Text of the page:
Target vector relative to X for classification;
None for unsupervised learning.
+ sample_weight : array-like, shape = [n_samples], optional
+ Sample weights.
@jnothman

jnothman Jun 3, 2013

Owner

This comment should specify that the weights are applied both in fitting and scoring, and that estimator.fit and scoring must support the sample_weight parameter. (And same in RandomizedSearchCV of course.)

Owner

jnothman commented Jun 5, 2013

This may be close to all the testing you need:

def test_sample_weight_invariance():
    y1, y2, _ = make_prediction(binary=True)
    int_weights = np.randint(10, size=y1.shape)
    for name, metric in METRICS_WITH_SAMPLE_WEIGHT:
        unweighted_score = metric(y1, y2, sample_weight=None)
        assert_equal(unweighted_score,
                     metric(y1, y2, sample_weight=np.ones(shape=y1.shape)),
                     msg='For %s sample_weight=None is not equivalent to '
                         'sample_weight=ones' % name)

        weighted_score = metric(np.repeat(y1, int_weights),
                                np.repeat(y2, int_weights))
        assert_not_equal(unweighted_score, weighted_score,
                         msg="Unweighted and weighted scores are unexpectedly "
                             "equal for %s" % name)
        assert_equal(weighted_score,
                     metric(y1, y2, sample_weight=int_weights),
                     msg='Weighting %s is not equal to repeating samples'
                         % name)
        for scaling in [2, 0.3]:
            assert_equal(weighted_score,
                         metric(y1, y2, sample_weight=int_weights * scaling),
                         msg='%s sample_weight is not invariant under scaling'
                             % name)
        assert_equal(weighted_score,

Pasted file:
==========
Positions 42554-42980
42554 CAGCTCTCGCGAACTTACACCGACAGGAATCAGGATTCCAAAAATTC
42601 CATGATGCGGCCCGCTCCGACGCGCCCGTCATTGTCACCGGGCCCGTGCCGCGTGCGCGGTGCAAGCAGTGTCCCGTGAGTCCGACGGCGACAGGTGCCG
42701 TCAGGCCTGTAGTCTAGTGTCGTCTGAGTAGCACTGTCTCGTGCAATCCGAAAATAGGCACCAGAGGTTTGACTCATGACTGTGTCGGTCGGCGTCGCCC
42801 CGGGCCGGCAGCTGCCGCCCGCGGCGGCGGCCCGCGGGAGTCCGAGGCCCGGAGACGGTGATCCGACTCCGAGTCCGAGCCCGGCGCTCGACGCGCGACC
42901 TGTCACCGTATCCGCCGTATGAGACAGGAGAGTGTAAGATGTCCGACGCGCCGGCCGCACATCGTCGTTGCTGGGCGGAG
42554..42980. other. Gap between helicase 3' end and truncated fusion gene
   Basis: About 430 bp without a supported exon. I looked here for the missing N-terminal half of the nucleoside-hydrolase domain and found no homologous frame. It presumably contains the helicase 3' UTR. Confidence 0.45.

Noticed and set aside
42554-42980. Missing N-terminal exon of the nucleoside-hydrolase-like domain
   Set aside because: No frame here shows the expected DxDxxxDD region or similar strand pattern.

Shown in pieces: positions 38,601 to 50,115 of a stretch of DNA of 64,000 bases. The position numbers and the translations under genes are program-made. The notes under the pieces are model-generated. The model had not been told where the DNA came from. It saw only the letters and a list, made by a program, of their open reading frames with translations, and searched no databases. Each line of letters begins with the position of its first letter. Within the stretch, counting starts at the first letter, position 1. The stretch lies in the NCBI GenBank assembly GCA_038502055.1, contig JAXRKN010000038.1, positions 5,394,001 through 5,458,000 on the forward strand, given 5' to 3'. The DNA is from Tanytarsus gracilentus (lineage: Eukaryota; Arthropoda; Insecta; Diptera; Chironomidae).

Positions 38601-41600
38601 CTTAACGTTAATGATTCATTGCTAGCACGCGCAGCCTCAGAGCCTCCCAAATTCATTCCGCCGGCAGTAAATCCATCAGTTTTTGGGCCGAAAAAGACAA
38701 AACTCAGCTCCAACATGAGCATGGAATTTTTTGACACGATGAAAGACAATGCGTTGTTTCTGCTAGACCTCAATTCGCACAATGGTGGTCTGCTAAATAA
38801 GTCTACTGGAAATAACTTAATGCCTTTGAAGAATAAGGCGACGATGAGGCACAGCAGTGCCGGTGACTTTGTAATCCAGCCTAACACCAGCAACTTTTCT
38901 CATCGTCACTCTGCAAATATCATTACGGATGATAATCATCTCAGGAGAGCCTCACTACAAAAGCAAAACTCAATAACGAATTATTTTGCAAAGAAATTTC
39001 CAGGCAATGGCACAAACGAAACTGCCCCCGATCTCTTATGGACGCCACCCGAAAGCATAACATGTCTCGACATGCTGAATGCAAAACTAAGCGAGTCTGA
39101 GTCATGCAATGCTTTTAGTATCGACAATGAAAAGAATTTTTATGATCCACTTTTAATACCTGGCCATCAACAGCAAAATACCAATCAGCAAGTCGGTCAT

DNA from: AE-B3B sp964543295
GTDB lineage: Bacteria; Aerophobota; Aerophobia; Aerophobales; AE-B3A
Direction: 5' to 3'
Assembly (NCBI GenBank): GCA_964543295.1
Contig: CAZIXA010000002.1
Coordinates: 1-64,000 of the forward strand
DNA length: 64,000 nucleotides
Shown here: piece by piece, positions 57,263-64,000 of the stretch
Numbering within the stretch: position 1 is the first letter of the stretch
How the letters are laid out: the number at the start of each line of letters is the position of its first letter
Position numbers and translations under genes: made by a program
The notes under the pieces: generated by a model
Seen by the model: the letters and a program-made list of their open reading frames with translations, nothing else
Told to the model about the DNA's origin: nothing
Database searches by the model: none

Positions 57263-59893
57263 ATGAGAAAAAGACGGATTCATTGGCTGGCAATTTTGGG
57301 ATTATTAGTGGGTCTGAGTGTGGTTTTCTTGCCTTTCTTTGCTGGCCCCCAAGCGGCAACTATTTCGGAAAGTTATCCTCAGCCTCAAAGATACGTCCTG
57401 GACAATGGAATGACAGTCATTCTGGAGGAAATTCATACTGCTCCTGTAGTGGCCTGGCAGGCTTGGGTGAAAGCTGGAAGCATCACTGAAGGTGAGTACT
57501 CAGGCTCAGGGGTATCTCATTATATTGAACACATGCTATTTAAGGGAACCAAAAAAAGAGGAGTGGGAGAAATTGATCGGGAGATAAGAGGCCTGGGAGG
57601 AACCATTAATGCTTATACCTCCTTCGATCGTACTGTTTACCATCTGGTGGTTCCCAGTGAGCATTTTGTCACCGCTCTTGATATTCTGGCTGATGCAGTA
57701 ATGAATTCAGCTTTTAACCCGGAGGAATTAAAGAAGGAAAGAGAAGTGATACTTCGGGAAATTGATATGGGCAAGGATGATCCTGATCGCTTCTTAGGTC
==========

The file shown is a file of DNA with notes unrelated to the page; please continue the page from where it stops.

metric(y1, y2, sample_weight=list(scaling)),
                     msg='%s sample_weight is not invariant to list vs array'
                         % name)
Owner

ndawe commented Aug 22, 2013

@jnothman thanks for your help! I finally had some time to get back to this. This PR should now be ready.

Regarding your questions:

  1. Does wanting to weight samples when fitting necessarily imply weighting should be used in scoring, and vice-versa?

Yes. Performance on samples with larger weights matters more than performance on samples with smaller weights. So each sample should contribute by its weight to the overall score.

  1. Are there references or reference implementations of the metrics with weights? Or are we following our intuitions?

Probably, but as you can see in the PR the changes are quite trivial.

Owner

ndawe commented Aug 22, 2013

In other words, I am unaware of existing implementations of all of these metrics that account for sample weights. That would be helpful though. But, again, the modifications required here are not too serious.

In my field of research (high energy particle physics), samples are almost always weighted and the weights can vary a lot. So any classifier I use must account for the sample weights and any evaluation of a classifier's performance must also account for the sample weights.

Owner

arjoly commented Aug 23, 2013